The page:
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Self-Harming Young People: it starts earlier than you think!

A study conducted earlier this year revealed that children show signs of self-harming an entire decade before it starts. They observed two groups of 14-year-olds, tracing their profiles back to when they were five years old. The participants of the first group had a long history of mental health, while the second group did not. Despite the mental health differences of the two groups the results showed both were manifesting specific signs from a very early age.

The study identified two main factors that were key activators; self esteem was no surprise perhaps but the other factor, interestingly, was sleep deprivation. However, some of that sleep deprivation in turn also had its roots in being insecure, being bullied, abused or feeling unloved, angry and anxious.

Emotional regulation difficulties at five years old led to a staggeringly 30-50% higher risk of self-harm as a teenager. Unsurprisingly the results showed that emotional difficulties and bullying lead to self-harm later in life. As a charity, Transitions UK are often dealing with challenges faced by young people that have their roots in experiences and behaviours that go back a long way – that is true of all of our projects.

What can be done?

The researchers recommended boosting children’s self-esteem, introducing better anti-bullying measures in schools and improving children and young people’s sleep quality to help reduce the likelihood of self-harm later in life..

How can young people in that situation be helped?

Self-esteem

Children and young people with low or negative self-esteem lack confidence, think poorly of themselves, feel lonely and often put themselves down. Most people will feel their self-esteem fluctuate throughout their lifetime and many factors can influence how a young person may feel, including about themselves.

If we want to help a young person with low self-esteem, we need to show them that they are loved, cared for and supported. We should talk with them about their uniqueness and that it’s something special, something to be celebrated.

We can help them set achievable goals and then, when they’ve completed each goal, celebrate with them…even if it’s something small. Emphasise effort and practice over perfection. Help them understand that making mistakes and not getting it right all of the time is just part of the process. If you’re worried about your own child’s self-esteem then it’s worth seeking professional advice and maybe active help.

Sleep quality

Many factors can affect sleep quality. For children and young people, it’s crucial to have a routine. Having a set bedtime and built in wind-down time in the evening ensures predictability in their daily routine, helping their body recognise when to sleep and when to wake up, leaving them feeling more energised.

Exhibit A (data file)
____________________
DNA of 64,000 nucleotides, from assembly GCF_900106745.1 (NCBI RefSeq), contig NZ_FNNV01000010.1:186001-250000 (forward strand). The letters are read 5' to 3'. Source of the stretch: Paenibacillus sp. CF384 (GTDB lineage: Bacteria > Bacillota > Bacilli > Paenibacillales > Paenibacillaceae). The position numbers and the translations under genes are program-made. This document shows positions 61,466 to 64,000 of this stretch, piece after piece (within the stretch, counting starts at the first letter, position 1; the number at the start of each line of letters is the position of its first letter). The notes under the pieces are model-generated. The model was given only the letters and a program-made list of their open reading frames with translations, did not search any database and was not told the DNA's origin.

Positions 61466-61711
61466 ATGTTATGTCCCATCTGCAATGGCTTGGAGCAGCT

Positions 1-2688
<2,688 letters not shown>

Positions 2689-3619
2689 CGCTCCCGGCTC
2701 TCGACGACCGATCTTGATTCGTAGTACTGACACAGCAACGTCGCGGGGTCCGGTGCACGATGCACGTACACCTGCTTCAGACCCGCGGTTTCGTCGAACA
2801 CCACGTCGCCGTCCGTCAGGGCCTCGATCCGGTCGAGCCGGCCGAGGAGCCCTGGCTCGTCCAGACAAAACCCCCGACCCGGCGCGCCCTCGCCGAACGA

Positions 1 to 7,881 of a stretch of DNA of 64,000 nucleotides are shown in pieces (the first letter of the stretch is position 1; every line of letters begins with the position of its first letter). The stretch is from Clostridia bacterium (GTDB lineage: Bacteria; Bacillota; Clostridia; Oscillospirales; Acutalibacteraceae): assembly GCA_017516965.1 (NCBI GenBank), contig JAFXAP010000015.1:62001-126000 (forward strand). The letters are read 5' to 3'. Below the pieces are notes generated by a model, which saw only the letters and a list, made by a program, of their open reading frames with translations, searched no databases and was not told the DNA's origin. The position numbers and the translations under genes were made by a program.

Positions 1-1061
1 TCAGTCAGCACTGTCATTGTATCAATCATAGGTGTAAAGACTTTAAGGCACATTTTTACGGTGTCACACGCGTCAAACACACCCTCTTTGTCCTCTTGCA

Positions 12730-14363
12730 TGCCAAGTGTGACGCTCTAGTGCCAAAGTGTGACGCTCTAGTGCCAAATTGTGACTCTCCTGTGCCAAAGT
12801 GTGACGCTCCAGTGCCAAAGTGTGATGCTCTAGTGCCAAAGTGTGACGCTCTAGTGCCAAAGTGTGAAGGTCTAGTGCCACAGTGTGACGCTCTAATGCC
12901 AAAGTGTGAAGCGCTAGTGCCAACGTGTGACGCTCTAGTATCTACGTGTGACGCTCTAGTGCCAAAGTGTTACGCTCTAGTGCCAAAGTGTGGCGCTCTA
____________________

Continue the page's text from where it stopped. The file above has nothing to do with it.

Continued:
Exercise improves sleep quality. Even a ten-minute walk can help us sleep better at night, so ensuring children and young people are getting plenty of exercise is vital when addressing sleep issues.

So what now?

Love, care , consistency and non-judgemental support are massively important; for our own children and also for those we work with in the charity. Frankly, we all need those things, but those that have been hurt, neglected or abused, need it especially. Those values and approaches are implicit and vital parts of all Transitions UK projects and just as important as the other things we do around skills development, personal planning and introductions to employment and other opportunities.

Many young people who self-harm do it to survive emotionally and its an attempt to find some control in a chaotic internal life. With help, that can move into an increasingly healthy process of self-management and self-awareness.

Can you help us to help them?

At Transitions UK, we understand that resources are stretched, waiting lists for referral to mental health professionals have become increasingly longer (over a third wait more than 10 weeks and 20% wait over 6 months). As a result, many young people are not getting the support and care they need to recover and lead healthy, productive lives.

Our Affirm Project currently in North London is a targeted response to addressing those needs. Our aim is to expand this project into other London boroughs and replicate it in other areas of the country as soon as possible. If you would like to know more about this project, please click the button below.

There are several ways you can support us in helping change young people’s lives, specifically with regards the Affirm Project. You can make a donation, volunteer your time as a mentor, or help us via our various fundraising events

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